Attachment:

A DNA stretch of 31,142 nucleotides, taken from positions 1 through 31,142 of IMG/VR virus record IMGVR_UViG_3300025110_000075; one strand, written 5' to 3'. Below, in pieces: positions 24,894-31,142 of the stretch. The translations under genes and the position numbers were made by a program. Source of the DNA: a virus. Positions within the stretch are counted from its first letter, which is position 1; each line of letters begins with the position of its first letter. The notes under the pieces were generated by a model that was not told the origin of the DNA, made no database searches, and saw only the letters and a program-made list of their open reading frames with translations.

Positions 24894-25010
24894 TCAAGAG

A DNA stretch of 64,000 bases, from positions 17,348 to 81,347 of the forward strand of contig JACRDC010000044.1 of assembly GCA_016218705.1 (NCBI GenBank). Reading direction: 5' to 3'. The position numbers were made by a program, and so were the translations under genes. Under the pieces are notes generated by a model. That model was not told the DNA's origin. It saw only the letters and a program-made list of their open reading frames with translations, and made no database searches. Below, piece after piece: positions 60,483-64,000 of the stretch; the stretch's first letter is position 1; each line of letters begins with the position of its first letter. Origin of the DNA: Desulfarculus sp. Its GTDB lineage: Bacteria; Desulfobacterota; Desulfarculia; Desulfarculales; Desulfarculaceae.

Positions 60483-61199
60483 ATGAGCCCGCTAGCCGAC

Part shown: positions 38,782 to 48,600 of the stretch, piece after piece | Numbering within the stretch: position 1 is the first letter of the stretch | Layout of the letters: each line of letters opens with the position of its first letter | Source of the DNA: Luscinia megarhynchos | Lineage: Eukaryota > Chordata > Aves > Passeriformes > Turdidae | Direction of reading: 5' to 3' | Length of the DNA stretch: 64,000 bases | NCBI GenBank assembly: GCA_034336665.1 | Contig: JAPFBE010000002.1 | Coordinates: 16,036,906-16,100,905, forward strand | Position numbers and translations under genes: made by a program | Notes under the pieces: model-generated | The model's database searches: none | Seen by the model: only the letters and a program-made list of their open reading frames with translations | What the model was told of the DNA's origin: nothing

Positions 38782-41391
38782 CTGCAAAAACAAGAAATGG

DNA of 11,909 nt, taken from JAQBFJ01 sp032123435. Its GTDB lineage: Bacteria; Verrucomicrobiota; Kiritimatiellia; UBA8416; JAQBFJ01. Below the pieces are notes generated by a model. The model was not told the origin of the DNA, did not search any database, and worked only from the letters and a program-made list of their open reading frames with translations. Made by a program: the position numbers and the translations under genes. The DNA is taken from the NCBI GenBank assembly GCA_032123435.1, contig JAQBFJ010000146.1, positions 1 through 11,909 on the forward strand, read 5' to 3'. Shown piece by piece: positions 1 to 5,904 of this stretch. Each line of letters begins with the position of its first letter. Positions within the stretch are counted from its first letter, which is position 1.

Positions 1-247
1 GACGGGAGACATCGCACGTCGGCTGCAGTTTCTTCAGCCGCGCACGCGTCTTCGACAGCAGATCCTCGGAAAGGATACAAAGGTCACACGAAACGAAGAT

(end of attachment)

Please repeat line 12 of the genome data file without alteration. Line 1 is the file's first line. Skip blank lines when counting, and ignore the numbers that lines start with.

1 GACGGGAGACATCGCACGTCGGCTGCAGTTTCTTCAGCCGCGCACGCGTCTTCGACAGCAGATCCTCGGAAAGGATACAAAGGTCACACGAAACGAAGAT